Would You Wear Flip Flops to Work? – Plus the 7 Gov Stories

On GovLoop Insights’ DorobekINSIDER:

  • Just a few years ago social media was seen as an adolescent playground. Selfies, Facebook pokes, and pointless status updates created what seemed to be a cesspool of millennial playtime. Times have changed. If you don’t have an ongoing social media campaign you’re out of the loop and your business is behind. Check out what the DorobekINSIDER panel of experts had to say.

You can find all of our programs online: DorobekINSIDER.com and GovLoop Insights at http://insights.govloop.com.

But up front: Dealing with the dreaded dress code

Would you wear flip flops to work?

It has been noted that this is the first time in history that we have four (almost five) generations working in the workplace. Those different dress codes have very different views on what one can wear at work.

This is a particular challenge for government where public employees tend to get greater… oversight. And even more of an issue these days for events.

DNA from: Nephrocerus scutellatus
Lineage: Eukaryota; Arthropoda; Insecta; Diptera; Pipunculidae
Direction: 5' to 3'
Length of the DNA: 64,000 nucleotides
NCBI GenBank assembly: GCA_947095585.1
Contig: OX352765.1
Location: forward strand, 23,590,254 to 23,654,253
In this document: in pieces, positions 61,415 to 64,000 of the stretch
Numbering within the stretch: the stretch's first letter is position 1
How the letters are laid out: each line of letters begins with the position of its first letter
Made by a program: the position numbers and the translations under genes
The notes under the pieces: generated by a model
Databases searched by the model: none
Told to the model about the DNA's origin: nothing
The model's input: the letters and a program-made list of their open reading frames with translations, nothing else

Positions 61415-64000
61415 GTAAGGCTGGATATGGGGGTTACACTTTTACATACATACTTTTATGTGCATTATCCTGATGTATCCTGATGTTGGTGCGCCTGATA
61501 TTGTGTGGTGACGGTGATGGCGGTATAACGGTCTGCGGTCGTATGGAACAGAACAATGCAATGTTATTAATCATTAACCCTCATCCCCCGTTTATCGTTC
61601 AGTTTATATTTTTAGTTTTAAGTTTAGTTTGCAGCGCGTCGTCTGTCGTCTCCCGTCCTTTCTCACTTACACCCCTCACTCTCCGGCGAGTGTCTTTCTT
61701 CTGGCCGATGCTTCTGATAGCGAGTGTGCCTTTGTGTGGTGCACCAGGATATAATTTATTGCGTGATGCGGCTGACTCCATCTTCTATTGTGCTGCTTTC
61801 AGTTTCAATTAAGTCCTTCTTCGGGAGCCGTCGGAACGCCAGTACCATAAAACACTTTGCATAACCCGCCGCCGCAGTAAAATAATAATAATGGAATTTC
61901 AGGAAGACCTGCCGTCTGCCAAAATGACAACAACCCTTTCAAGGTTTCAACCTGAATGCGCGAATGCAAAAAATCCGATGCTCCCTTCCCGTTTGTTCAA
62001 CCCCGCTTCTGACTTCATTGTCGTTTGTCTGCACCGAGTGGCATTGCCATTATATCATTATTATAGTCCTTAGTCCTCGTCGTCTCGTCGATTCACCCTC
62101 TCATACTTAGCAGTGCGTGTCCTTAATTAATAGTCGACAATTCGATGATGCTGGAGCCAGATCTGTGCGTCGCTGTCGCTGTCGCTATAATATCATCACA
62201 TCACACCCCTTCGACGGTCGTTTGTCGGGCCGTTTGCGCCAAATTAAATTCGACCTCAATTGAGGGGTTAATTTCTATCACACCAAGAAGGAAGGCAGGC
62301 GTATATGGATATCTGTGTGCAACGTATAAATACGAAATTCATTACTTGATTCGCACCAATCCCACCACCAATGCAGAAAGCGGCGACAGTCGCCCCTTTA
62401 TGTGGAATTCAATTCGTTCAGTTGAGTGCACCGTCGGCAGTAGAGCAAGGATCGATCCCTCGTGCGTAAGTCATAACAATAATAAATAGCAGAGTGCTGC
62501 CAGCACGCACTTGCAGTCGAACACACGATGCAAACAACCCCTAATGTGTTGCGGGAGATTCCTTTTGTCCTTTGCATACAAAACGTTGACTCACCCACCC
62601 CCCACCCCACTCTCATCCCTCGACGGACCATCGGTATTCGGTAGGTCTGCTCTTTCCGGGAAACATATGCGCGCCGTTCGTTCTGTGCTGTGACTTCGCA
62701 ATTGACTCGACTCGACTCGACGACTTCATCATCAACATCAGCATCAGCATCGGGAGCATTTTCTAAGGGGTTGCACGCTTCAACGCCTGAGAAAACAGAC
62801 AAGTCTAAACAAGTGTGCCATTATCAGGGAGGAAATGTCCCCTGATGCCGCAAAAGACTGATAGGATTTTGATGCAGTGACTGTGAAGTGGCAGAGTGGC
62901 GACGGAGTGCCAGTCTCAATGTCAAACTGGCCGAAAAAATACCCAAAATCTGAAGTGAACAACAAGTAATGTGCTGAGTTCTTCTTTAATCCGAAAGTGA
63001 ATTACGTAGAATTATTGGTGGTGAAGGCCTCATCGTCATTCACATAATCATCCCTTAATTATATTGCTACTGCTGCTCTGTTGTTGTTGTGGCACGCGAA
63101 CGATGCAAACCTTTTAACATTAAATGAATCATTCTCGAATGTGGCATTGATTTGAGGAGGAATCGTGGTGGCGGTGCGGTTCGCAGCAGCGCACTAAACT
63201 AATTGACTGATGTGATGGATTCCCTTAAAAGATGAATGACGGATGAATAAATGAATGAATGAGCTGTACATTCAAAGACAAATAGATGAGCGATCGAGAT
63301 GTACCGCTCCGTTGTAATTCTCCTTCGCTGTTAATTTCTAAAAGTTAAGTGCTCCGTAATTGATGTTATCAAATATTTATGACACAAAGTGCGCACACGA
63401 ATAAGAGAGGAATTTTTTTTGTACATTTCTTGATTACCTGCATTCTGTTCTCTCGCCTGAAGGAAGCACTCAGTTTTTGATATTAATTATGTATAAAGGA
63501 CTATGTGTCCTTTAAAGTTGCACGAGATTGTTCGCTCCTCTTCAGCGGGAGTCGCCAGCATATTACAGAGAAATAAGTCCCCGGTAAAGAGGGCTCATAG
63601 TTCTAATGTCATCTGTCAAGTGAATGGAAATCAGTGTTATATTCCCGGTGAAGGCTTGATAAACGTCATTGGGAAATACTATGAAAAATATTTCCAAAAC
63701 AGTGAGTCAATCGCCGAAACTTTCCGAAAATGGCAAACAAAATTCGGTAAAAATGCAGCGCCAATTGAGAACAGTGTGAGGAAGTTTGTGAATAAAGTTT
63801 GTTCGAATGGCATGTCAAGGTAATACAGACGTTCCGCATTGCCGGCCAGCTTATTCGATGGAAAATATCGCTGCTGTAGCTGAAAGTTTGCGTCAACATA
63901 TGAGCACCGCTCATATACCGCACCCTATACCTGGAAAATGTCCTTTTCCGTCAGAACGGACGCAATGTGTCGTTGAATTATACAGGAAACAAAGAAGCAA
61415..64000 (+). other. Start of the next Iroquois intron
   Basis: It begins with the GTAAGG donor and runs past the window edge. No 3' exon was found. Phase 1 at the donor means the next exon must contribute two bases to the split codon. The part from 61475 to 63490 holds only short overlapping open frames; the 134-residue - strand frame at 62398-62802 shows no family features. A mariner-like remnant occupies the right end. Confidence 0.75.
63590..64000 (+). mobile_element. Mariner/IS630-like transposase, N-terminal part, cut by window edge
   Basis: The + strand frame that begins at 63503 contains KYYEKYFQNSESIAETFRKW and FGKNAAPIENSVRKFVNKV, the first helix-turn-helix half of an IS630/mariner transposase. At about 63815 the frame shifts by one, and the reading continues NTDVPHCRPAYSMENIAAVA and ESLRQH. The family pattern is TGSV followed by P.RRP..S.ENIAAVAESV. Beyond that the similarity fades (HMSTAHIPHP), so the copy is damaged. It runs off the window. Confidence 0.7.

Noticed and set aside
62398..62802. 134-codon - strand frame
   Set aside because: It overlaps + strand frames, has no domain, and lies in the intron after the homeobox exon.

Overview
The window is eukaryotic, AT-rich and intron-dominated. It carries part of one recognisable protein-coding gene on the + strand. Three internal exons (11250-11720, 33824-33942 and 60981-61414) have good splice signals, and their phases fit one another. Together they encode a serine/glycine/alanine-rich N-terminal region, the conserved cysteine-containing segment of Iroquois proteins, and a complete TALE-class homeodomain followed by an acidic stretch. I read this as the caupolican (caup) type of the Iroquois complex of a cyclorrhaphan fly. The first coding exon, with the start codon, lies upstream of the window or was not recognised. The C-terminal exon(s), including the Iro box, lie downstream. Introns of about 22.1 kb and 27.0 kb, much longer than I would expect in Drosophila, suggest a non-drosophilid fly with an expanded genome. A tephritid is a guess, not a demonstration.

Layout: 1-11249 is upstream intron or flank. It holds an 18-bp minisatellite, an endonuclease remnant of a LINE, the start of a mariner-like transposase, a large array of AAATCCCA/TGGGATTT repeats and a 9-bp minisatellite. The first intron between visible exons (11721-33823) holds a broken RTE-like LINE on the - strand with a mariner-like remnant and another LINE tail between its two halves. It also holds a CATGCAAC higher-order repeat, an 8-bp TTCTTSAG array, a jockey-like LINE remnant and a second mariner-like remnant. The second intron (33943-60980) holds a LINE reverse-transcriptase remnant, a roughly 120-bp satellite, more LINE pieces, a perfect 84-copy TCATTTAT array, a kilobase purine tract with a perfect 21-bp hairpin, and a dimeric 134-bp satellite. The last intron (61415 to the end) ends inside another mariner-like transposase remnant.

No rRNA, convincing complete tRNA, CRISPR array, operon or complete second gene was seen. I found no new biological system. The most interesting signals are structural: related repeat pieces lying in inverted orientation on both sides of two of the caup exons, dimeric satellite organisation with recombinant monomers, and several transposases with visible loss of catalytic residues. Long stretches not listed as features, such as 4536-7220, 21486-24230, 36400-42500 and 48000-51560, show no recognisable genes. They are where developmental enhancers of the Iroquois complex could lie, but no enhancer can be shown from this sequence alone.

I’m sure there are all sorts of stories out there. One senior government official told me about a young worker who showed up to work in a soccer uniform. Apparently she had soccer after work and was going to the game right after work.

Many government related groups are also working to try to assess dress codes. One group recently had a discussion on this topic for a government industry event and the discussion was fascinating. Curiously to me, there were a number of government people pushing for government to dress more like Silicon Valley, ie business casual — no suits and ties.

Dress codes are fraught with complexity because how people dress is such a personal issue — not to mention potential issues of discrimination. Even the Marine Corps does not set a specific policy. That being said, they state what seems obvious and most important:

As a Civilian Marine your dress and appearance will communicate a lot about your competence, ability, and value to your organization. You should be sure to communicate with your new office regarding standards of appearance and dress codes. When in doubt, always overdress. You can easily assume more casual appearance after your initial arrival on duty.

The Small Business Administration has its dress code policy posted. The most salient point: